• David Woods, EA

Obamacare Fight Redux

Regardless of which side of the fence you fell on the implementation or even the existence of the Patient Protection and Affordable Care Act (commonly known as Obamacare), we thought the fighting long since over after Justice Roberts issued his 5-4 decision in 2012, and definitely thought it dead and buried after Congress repealed the Shared Responsibility Penalty (SRP) with TCJA in 2017.


Well, not so much. Apparently some clever legal minds in the State of Texas believed that the changing of the SRP to $0 with the passage of TCJA effectively changed the nature of that penalty from being a tax, and in so doing, changed its very nature as determined in Justice Roberts's opinion many years ago. As such, the contention was where the mainly contested item in Obamacare is now null and void, the entire law should be null and void and therefore unconstitutional. The US District Court for the Northern District of Texas agreed. The US Department of Justice agreed and did not appeal the decision. However the State of California along with other like minded states as well as the House of Representatives chose to appeal the decision. Near the end of 2019, the Fifth Circuit Court of Appeals generally upheld the decision as being "potentially unconstitutional".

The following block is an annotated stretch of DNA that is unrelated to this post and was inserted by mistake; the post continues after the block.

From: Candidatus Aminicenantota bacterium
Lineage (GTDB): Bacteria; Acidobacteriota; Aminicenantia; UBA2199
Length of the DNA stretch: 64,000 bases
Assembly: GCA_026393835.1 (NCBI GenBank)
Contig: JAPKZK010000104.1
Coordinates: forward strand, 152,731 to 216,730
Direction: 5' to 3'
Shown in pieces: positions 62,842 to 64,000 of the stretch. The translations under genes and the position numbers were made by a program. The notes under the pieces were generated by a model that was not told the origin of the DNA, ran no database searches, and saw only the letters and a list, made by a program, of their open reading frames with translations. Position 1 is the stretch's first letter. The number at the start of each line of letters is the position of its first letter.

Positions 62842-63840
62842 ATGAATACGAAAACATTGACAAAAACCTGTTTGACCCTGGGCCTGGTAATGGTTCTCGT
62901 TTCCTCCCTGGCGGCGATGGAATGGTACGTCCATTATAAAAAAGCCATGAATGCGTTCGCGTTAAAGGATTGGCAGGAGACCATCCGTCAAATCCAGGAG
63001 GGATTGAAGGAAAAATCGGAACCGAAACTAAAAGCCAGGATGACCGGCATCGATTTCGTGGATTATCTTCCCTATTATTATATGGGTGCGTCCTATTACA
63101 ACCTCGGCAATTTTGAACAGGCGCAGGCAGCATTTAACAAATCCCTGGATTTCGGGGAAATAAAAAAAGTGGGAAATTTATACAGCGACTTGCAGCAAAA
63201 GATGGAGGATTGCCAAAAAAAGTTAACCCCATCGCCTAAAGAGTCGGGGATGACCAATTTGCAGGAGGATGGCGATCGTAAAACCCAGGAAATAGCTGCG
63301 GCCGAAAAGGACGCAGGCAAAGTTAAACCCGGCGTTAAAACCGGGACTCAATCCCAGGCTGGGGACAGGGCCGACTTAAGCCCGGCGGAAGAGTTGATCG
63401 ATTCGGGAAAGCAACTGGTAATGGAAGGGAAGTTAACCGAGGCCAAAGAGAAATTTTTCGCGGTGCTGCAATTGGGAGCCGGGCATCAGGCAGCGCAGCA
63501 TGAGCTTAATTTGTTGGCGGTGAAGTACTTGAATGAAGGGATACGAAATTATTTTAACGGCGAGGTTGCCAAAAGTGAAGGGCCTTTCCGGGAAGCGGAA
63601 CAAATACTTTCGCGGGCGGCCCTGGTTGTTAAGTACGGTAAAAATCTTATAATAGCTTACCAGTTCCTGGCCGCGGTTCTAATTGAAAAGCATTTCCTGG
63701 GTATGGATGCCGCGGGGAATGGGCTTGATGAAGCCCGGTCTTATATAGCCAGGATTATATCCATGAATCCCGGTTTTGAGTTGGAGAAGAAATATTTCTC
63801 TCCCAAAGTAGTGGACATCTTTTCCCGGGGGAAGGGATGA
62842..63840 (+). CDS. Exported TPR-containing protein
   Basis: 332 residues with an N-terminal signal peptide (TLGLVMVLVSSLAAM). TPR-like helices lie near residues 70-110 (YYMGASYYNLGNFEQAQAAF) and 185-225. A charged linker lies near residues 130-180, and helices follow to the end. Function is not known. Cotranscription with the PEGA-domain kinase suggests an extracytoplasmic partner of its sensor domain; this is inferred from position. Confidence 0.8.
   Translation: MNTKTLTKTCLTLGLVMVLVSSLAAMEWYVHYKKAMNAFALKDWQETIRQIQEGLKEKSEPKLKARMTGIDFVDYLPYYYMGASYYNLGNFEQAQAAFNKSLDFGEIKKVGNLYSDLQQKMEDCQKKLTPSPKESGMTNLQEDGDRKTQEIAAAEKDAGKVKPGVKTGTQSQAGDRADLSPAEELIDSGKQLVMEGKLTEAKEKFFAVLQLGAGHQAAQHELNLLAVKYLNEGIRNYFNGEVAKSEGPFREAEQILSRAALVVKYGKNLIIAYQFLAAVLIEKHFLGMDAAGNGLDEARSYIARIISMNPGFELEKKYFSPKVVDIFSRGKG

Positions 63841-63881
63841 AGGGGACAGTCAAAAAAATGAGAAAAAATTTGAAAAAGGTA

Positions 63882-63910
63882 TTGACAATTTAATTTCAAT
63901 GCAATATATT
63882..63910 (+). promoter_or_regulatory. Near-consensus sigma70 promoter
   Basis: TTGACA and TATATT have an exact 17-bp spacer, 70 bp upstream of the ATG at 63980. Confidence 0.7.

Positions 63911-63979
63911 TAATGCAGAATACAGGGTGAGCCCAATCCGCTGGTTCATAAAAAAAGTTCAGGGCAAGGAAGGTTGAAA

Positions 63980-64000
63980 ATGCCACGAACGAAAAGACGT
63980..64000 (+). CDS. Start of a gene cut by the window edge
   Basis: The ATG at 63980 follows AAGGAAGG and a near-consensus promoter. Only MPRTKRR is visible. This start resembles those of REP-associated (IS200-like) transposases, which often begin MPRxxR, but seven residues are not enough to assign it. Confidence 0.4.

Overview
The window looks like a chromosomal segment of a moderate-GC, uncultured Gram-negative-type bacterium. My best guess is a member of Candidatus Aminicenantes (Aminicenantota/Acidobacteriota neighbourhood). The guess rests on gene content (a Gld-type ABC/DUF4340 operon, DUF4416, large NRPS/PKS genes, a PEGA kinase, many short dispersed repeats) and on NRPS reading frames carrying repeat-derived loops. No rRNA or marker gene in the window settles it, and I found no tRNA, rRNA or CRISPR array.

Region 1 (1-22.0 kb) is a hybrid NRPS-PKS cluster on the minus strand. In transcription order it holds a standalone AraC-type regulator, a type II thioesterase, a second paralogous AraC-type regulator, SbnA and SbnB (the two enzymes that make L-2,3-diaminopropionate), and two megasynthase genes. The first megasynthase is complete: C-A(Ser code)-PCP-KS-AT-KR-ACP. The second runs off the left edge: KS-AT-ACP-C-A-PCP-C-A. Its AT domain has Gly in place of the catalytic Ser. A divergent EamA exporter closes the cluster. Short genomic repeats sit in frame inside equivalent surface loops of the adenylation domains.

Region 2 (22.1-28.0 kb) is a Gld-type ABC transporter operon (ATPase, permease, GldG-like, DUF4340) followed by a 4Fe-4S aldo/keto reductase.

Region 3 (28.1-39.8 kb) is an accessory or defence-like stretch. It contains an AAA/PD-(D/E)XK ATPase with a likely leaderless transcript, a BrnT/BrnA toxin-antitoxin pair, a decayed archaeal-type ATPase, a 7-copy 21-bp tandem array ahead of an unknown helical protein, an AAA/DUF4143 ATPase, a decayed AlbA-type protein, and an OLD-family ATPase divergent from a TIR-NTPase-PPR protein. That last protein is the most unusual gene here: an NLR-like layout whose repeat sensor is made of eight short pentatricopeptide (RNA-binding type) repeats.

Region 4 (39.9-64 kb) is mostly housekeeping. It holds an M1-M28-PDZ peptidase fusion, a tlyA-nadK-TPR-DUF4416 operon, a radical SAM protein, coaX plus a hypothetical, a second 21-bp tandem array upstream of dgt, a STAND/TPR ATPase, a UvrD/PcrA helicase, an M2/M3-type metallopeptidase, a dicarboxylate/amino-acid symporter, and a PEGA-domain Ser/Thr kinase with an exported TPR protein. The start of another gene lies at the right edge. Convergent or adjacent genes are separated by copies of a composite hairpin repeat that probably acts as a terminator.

The US Supreme Court has decided to hear the appeal of that decision, is expected to do so later this year and will issue an opinion sometime early next year.


Ok, so now you're probably wondering why I'm bothering to write this to you. Well sometimes court decisions have tax ramifications. For years 2014-2018, a penalty was imposed on individual taxpayers who did not have qualifying health insurance coverage. Pending the final outcome of this litigation, this penalty amount for all years will be null and void. Generally, most taxpayers are only going to be able to claim a refund of this penalty for years 2016-18. The problem you have is two-fold:


1) The litigation isn't final yet, which means IRS isn't going to just write a check for the penalty plus interest simply because you ask them to.

2) For most taxpayers, the statute of limitations to claim a refund for year 2016 is going to expire shortly on July 15, 2020, about six weeks from now. This is a problem even if SCOTUS upholds this result, because it won't happen in that time frame.


The solution is to file a protective claim for refund for each of the years you may have paid a penalty. This preserves your right to the refund if the litigation is successful down the road and puts the IRS on notice of the claim and the reason for it.


If you think you paid a penalty for not having insurance in these years, you need to contact me ASAP so we can get the protective claim done and in the mail before the statute of limitations expires.

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